Trump is not the project’s developer or even an investor; one of his partners, a Russian-born billionaire who got rich in Ukraine’s steel industry, controls the firm that’s in default. The Trump Toronto is still a posh hotel, and even though nearly two thirds of the tower’s condo units remain unsold, they’re still upscale residences. Still, the saga of the property’s glittering rise and rapid fall is classic Trump, featuring a tsunami of litigation and bitterness, money with a Russian accent, and a financial wreck that probably won’t hit its namesake particularly hard.
It is clear from affidavits in the fraud cases and the bankruptcy case that the buyers have taken a financial beating. A warehouse supervisor named Sarbjit Singh, who was earning about $55,000 a year, testified that he borrowed money from his father, a retired welder, for the deposit on his hotel unit; he never closed on the deal, but he says he still lost $248,000. Se Na Lee, a homemaker who was married to a mortgage underwriter, borrowed money for her deposit from her parents; she did close, and ended up losing $990,000 through December 2014, she says.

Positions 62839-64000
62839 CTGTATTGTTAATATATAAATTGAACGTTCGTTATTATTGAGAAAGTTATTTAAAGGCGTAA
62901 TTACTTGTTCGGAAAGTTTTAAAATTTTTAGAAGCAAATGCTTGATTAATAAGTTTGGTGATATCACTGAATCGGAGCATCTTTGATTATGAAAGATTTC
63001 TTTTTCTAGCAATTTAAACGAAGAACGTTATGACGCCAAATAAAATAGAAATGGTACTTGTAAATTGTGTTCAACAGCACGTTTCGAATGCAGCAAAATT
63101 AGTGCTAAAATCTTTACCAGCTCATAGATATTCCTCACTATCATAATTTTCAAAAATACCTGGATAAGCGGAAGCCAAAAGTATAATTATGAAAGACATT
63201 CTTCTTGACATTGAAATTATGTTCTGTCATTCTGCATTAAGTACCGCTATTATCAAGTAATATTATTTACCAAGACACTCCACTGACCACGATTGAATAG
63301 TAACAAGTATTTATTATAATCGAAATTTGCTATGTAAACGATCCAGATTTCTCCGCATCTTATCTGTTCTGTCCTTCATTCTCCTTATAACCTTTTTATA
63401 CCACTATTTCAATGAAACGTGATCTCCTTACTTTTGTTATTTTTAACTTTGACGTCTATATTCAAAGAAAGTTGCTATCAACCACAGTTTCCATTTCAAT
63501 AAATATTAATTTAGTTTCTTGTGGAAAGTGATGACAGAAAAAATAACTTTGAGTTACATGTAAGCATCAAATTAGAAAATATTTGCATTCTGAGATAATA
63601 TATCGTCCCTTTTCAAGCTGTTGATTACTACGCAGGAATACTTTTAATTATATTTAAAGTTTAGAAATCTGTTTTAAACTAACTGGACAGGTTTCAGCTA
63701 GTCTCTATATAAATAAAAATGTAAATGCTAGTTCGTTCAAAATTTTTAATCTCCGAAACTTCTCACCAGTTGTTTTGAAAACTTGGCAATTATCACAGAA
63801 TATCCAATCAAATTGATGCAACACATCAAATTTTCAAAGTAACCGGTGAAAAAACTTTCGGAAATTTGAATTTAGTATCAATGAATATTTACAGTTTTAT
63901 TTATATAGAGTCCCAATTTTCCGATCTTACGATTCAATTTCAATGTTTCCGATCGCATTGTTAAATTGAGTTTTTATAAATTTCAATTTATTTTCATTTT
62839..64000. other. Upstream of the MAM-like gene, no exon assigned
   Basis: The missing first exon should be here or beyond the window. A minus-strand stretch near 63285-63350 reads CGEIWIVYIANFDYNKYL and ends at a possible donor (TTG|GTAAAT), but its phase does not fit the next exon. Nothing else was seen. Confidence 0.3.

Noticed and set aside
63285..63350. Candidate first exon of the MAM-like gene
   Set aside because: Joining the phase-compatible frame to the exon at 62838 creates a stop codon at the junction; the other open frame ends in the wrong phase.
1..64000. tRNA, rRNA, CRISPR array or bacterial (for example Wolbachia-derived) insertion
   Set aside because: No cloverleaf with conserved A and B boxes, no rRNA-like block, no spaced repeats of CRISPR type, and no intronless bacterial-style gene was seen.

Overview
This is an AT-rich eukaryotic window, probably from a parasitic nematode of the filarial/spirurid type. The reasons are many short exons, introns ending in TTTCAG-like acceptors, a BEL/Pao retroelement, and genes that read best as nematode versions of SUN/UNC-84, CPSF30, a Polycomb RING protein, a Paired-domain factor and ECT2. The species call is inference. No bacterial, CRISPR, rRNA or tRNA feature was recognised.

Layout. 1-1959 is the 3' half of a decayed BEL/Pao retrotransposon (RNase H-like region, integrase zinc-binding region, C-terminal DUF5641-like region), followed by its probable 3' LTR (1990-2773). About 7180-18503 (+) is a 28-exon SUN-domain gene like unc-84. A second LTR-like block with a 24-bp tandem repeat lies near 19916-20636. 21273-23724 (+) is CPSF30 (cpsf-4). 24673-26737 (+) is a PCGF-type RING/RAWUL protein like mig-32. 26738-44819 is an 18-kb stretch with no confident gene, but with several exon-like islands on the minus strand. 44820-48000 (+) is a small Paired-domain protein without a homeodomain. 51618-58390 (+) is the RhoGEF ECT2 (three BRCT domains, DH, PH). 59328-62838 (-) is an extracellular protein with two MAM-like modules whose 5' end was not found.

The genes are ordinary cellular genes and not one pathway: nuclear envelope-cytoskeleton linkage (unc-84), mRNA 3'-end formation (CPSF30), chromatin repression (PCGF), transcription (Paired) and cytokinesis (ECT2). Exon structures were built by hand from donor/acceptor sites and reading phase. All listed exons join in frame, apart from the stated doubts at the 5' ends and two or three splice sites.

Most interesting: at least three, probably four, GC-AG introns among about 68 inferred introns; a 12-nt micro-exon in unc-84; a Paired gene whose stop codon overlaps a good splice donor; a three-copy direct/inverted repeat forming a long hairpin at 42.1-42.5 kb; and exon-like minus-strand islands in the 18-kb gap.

A judge later described Talon’s prospectus and other “deceptive documents” as “a trap to these unsurprisingly unwary purchasers,” and ruled that they could sue Trump as well as Talon.
There have been protests outside the building by union workers, women’s groups, and Muslim groups. The Trump brand is under siege, which has delayed the opening of a similar Trump-licensed hotel and condo project in Vancouver until after the election. The colorful mosaic celebrating multiculturalism at the entrance to Trump Toronto, titled A Small Part of Something Larger, now seems to clash with the nominee’s white-backlash message.
he can’t deny all responsibility for the failure of a Trump project, especially when the Trump Organization is running the Trump hotel. The project's partners, investors, and lenders all got a Trump Experience